10Be evidence for the MatuyamaâBrunhes geomagnetic reversal in the EPICA Dome C ice core

10Be evidence for the Matuyama-Brunhes geomagnetic reversal in the EPICA Dome C ice core slipped by me when it was published last year (Nature 444, 82-84 (2 November 2006)). If they are correct, then its nice for the ice core folk because it provides an absolute tie-point into the marine records. Its also interesting for the rest of us, because of the potential connection to the clouds-solar stuff: together with the 41 kyr "event" it provides some test as to whether cosmis rays do affect climate.

If you look at cosmocr*pology, you'll notice (somewhat buried in the S "paper") some handwaving to try to explain why the 41kyr event is the wrong sort of cosmic rays. But that needs further consideration.

If they are correct... I said above. And they do admit to some data problems: lots of spikes in the Be record which they remove by median-ing instead of mean-ing. I'm not sure. Its not a stunning peak, but I'll have to leave it to the experts to judge. Oh, I should have added: of course the peak is exactly where it *should* be, based on the previous independent time scale, which is definitely supporting evidence.

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I think I heard Eric Wolff say last year that they are hoping to go past 1myr at some point in the next few years. He also said that the new age models are independent of Milankovitch assumptions, before admitting under ferocious questioning (or at least a little sqeak from me at the end) that there will still be tie points to the ocean stacks. Sigh.

I am a lay person so please bear with me. The one article that I have been able to find on the "do cosmic rays affect climate" question is:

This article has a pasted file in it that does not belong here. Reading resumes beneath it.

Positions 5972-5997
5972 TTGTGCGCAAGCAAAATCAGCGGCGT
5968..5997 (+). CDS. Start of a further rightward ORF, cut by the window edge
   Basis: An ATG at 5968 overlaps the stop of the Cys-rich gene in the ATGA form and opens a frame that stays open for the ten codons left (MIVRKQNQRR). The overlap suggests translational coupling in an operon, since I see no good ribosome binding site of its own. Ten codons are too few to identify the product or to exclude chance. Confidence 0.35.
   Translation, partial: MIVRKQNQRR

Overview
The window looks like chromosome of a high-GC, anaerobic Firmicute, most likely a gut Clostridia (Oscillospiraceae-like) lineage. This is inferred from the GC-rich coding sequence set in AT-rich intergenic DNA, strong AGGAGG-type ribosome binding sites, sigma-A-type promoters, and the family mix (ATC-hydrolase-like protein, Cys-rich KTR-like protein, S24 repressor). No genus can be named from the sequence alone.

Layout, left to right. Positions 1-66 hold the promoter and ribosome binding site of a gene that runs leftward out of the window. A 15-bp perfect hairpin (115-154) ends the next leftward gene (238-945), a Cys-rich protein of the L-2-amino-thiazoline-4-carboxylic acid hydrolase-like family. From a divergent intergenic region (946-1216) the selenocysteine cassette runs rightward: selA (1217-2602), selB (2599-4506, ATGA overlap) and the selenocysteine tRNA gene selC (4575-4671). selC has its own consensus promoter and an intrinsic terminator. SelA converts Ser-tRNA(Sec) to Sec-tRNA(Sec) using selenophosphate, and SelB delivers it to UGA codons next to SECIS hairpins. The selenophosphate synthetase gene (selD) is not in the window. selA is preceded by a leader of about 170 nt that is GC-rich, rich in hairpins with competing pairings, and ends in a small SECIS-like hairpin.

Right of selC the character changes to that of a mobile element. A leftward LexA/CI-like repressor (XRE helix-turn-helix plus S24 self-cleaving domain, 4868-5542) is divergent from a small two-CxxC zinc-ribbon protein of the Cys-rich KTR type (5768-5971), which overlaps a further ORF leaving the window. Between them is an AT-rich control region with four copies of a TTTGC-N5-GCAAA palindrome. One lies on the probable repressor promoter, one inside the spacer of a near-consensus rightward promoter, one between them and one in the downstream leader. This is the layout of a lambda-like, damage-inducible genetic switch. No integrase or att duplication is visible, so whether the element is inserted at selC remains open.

On possible drivers of Sun-induced climate changes

We tested the validity of two current hypotheses on the dependence of climate change on solar activity. One of them states that variations in the tropospheric temperature are caused directly by changes of the solar radiance (total or spectral). The other suggests that cosmic ray (CR) fluctuations, caused by the solar/heliospheric modulation, affect the climate via cloud formation. Confronting these hypotheses with seven different sets of the global/hemispheric temperature reconstructions for the last 400 years, we found that the former mechanism is in general more prominent than the latter. Therefore, we can conclude that in so far as the Sun-climate connection is concerned tropospheric temperatures are more likely affected by variations in the UV radiation flux rather than by those in the CR flux.

That is the best I've been able to do with my limited resources. I'd love to hear your thoughts.

Stoat: I have no idea what you're talking about! (Doubtless a framing problem.)

BrendaV: Thanks for the link to the article. It reinforces my prejudices, which is always nice.

By Mark Hadfield (not verified) on 16 Apr 2007 #permalink